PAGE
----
Tuesday, July 19, 2016

Cinderella's Diary

Cinderella’s Diary by Ron Koertge 

 I miss my stepmother. What a thing to say,
but it’s true. The prince is so boring: four
hours to dress and then the cheering throngs.
Again. The page who holds the door is cute
enough to eat. Where is he once Mr. Charming
kisses my forehead goodnight?
Every morning I gaze out a casement window
at the hunters, dark men with blood on their
boots who joke and mount, their black trousers
straining, rough beards, calloused hands, selfish,
Oh, dear diary—I am lost in ever after:
those insufferable birds, someone in every
room with a lute, the queen calling me to look
at another painting of her son, this time
holding the transparent slipper I wish
I’d never seen.

“Cinderella’s Diary” by Ron Koertge from Vampire Planet. © Red Hen Press, 2016

Sunday, July 17, 2016

Talking About The Day

Each night after reading three books to my two children—
we each picked one—to unwind them into dreamland,
I’d turn off the light and sit between their beds
in the wide junk shop rocker I’d reupholstered blue,
still feeling the close-reading warmth of their bodies beside me,
and ask them to talk about the day—we did this,
we did that, sometimes leading somewhere, sometimes
not, but always ending up at the happy ending of now.
Now, in still darkness, listening to their breath slow and ease
into sleep’s regular rhythm.
                                                    They are grown, you might've guessed.
The past tense solid, unyielding, against the dropped bombs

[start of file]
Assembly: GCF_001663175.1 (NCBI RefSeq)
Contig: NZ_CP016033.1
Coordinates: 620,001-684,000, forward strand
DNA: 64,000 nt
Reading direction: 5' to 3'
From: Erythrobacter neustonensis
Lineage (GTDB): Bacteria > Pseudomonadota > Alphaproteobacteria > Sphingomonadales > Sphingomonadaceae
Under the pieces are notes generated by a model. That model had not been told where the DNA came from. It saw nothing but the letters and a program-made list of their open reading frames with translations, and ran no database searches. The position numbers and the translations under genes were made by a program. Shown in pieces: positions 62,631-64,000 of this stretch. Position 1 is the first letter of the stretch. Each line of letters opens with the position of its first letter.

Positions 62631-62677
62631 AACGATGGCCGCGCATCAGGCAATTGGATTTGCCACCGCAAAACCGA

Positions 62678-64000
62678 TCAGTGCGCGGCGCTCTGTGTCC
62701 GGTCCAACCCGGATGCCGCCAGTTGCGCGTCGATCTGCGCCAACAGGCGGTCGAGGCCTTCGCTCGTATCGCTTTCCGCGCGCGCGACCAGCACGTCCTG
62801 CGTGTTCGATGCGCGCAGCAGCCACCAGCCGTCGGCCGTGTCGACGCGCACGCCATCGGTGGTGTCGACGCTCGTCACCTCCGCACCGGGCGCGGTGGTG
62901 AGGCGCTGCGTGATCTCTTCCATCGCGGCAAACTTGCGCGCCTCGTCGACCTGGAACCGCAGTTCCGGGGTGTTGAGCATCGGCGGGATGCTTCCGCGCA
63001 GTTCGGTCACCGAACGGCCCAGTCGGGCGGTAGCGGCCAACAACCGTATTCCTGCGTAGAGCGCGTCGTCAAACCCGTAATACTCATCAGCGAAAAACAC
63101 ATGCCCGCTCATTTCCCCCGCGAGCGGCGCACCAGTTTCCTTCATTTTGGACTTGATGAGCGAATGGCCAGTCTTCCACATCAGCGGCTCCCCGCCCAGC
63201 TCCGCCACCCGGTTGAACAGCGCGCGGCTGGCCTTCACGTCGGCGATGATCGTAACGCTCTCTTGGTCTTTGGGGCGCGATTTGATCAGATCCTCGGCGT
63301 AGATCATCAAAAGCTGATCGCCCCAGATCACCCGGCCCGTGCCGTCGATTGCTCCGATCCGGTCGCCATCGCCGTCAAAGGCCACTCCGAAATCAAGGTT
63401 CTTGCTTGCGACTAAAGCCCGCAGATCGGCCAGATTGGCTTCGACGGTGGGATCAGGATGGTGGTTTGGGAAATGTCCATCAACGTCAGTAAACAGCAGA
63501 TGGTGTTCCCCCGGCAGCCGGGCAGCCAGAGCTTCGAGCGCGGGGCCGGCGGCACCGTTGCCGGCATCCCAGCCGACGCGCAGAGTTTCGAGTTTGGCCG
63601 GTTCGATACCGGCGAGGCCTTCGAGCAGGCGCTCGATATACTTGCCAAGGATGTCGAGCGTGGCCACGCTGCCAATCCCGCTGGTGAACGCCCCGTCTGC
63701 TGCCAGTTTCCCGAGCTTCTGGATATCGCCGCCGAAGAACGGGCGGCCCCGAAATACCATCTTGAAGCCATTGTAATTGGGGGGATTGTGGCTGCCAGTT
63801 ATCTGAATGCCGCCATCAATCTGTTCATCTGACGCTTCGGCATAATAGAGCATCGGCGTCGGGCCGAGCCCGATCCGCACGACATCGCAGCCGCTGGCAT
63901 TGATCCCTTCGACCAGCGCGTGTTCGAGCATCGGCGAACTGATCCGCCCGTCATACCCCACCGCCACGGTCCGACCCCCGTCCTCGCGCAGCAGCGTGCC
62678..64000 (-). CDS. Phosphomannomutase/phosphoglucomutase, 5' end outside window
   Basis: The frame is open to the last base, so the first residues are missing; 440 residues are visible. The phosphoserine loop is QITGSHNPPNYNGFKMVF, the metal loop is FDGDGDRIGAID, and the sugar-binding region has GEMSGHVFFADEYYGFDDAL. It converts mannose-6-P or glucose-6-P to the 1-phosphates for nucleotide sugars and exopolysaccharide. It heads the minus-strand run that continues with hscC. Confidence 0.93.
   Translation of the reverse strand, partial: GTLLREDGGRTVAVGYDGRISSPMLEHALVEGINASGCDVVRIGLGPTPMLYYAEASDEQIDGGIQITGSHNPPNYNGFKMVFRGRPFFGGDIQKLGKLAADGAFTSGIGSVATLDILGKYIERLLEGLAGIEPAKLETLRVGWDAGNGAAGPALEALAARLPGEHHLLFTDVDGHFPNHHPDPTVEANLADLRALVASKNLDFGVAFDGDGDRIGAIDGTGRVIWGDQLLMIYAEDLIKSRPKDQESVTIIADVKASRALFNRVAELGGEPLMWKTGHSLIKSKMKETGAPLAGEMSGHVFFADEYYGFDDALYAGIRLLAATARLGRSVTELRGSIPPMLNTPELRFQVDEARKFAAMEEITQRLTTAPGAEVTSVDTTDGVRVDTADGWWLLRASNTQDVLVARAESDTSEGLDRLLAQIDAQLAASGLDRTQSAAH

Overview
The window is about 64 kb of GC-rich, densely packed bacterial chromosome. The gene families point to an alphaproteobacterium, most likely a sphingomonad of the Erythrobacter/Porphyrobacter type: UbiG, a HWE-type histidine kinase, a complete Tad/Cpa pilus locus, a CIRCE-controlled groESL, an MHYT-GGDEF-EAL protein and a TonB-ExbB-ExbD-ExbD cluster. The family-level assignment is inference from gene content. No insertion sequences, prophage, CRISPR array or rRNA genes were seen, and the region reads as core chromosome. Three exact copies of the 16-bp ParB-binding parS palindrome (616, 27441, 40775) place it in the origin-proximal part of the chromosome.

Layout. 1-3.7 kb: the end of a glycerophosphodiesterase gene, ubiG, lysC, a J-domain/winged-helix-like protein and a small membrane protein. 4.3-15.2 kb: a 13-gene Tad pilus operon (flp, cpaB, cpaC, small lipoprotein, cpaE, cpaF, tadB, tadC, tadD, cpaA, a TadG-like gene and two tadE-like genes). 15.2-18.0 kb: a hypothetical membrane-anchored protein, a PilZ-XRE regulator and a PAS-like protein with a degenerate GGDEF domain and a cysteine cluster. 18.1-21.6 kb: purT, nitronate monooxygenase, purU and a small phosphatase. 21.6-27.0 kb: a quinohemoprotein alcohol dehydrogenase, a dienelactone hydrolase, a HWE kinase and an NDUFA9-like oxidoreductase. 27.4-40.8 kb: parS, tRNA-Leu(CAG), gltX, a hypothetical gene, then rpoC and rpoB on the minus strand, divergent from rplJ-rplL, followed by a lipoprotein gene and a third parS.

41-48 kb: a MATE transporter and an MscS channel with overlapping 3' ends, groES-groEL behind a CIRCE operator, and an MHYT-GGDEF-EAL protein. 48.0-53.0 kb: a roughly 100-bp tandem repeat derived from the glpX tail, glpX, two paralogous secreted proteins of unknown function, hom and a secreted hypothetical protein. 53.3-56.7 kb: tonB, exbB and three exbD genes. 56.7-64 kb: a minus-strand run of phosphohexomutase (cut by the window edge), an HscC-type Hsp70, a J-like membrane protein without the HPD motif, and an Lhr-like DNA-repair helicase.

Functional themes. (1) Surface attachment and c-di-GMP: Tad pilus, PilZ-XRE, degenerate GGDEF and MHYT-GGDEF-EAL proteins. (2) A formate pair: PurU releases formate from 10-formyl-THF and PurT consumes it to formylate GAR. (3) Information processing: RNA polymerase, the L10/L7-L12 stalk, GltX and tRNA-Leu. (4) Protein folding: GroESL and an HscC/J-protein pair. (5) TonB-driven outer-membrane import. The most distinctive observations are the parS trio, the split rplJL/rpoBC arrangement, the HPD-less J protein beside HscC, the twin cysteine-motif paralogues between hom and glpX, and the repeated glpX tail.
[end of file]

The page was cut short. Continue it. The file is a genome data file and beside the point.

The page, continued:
of recent years. But how it calmed us then, rewinding
the gentle loop, and in the trusting darkness, pressing play.

"Talking About the Day" by Jim Daniels from Apology to the Moon. © Bat Cat Press, 2015. Reprinted with permission.

Tuesday, July 5, 2016

She Gives Me the Watch off Her Arm

She Gives Me the Watch off Her Arm by Marjorie Saiser

my mother wants me to
go to college
the closest she has ever been
is this
the dorm
her father had needed her
to dig the potatoes
and load them into burlap bags
but here she is
leaving her daughter
on the campus in the city time to go
we are at the desk
the clerk is wide-
eyed when my mother
asks her if she will
take an out-of-town check
if the need arises
if something comes up
so my girl will have money
even I know
this isn’t going to happen
this check-cashing
a clerk helping me with money
but miracle of miracles
the clerk says nothing
and I say nothing
and my mother feels better
we go to the parking lot
old glasses thick graying hair
she is wearing a man’s shirt
has to get back to the job
we stand beside her Ford and it is
here she undoes the buckle of the watch
and holds it out to me
my father’s watch
keeping good time for him
and then for her
she says she knows I will
need a watch to get to class
we hug and she gets in
starts the car
eases into traffic
no wave
the metal of the back of the watch
is smooth to my thumb
and it keeps for a moment
a warmth from her skin.

“She Gives Me the Watch off Her Arm” by Marjorie Saiser from I Have Nothing To Say About Fire.